Posts Tagged ‘windfall tax’

The realpolitik behind Labour’s energy price freeze

29/10/2013, 03:04:11 PM

by Atul Hatwal

In the run up to Labour conference, a new policy to tackle rising energy costs was widely anticipated. After a summer of atrocious headlines, and with an Autumn of fuel price hikes in prospect, Ed Miliband needed a rabbit to pull out of his policy hat at conference.

For many within Labour, the natural solution seemed to be a new windfall tax on the utilities. It had worked well in the 1990s, when Labour was last in opposition, forcing the Tories to defend the largesse of the fat cats while generating funds to help tackle youth unemployment.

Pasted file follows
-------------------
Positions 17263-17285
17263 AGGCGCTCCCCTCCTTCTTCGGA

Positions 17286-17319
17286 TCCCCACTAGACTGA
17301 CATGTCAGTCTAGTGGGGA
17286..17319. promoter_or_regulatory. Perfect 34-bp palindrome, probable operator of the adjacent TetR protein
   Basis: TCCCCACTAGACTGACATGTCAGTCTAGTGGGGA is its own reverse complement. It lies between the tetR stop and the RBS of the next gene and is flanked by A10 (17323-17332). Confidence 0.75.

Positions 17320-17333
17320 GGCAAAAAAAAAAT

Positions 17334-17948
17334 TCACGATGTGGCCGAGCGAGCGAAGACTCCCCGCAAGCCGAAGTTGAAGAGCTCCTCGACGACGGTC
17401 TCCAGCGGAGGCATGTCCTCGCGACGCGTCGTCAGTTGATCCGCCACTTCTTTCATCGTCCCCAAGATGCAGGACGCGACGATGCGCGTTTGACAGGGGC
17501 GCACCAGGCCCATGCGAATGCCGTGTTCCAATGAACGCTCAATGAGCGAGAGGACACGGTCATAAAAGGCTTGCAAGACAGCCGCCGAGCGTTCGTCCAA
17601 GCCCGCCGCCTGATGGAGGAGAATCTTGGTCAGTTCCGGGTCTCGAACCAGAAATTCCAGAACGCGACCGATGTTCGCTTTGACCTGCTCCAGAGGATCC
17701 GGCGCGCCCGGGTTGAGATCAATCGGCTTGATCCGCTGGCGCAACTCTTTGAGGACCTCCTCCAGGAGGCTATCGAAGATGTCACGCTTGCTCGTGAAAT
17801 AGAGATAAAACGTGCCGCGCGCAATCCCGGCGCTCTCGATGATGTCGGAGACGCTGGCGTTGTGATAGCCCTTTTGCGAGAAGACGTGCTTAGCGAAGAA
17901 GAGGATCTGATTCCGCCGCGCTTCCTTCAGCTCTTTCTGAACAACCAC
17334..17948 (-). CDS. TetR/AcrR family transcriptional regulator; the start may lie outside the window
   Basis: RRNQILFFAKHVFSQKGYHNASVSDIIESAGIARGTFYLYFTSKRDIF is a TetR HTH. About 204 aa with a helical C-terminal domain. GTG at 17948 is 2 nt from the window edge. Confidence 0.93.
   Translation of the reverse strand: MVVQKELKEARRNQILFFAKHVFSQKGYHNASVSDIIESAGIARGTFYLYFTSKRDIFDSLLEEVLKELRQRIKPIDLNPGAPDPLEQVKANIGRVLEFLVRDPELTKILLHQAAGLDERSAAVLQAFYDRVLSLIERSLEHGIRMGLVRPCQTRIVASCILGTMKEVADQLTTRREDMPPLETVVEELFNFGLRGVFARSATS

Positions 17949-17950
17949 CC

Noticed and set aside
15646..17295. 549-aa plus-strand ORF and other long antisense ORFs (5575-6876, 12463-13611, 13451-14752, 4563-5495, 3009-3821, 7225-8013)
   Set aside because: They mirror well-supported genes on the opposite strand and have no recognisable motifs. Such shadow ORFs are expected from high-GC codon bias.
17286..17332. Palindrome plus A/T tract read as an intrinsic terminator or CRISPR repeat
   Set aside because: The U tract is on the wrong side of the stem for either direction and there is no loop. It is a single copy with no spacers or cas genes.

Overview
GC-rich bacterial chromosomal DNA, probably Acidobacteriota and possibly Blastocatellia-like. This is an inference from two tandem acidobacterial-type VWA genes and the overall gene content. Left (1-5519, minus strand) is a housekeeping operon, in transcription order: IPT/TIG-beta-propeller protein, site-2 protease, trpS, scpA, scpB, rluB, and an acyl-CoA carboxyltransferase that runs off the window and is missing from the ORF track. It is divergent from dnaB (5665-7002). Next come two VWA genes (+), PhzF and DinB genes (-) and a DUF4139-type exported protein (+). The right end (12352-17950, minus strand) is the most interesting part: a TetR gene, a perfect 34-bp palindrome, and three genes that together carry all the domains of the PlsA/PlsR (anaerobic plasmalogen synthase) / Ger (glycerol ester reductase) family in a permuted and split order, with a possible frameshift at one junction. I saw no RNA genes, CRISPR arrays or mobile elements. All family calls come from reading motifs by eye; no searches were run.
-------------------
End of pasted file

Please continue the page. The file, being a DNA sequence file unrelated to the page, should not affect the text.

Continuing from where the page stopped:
So when Ed Miliband announced the energy price freeze it was a genuinely striking political moment. There had been no pre-briefing or preparation and media and party alike were stunned.

While the media have subsequently focused on the mechanics and implications of a price freeze, from an internal Labour party perspective, politically the more interesting question is: why was a windfall tax rejected?

After all, it draws the same dividing line as the price freeze without any connotations of a 1970s style price control policy and given the windfall tax’s previous successful implementation, the public would be more likely to believe it would be enforced (the ComRes poll today found that 52% of the public do not think Labour will enact the price freeze, with 41% believing it will).

Even centrist Tories like John Major and Rob Halfon think a windfall tax would be justified.

The answer is to be found in the deteriorating relationship between Labour’s leader and his shadow chancellor, a dysfunction which is increasingly defining policy-making within the party.


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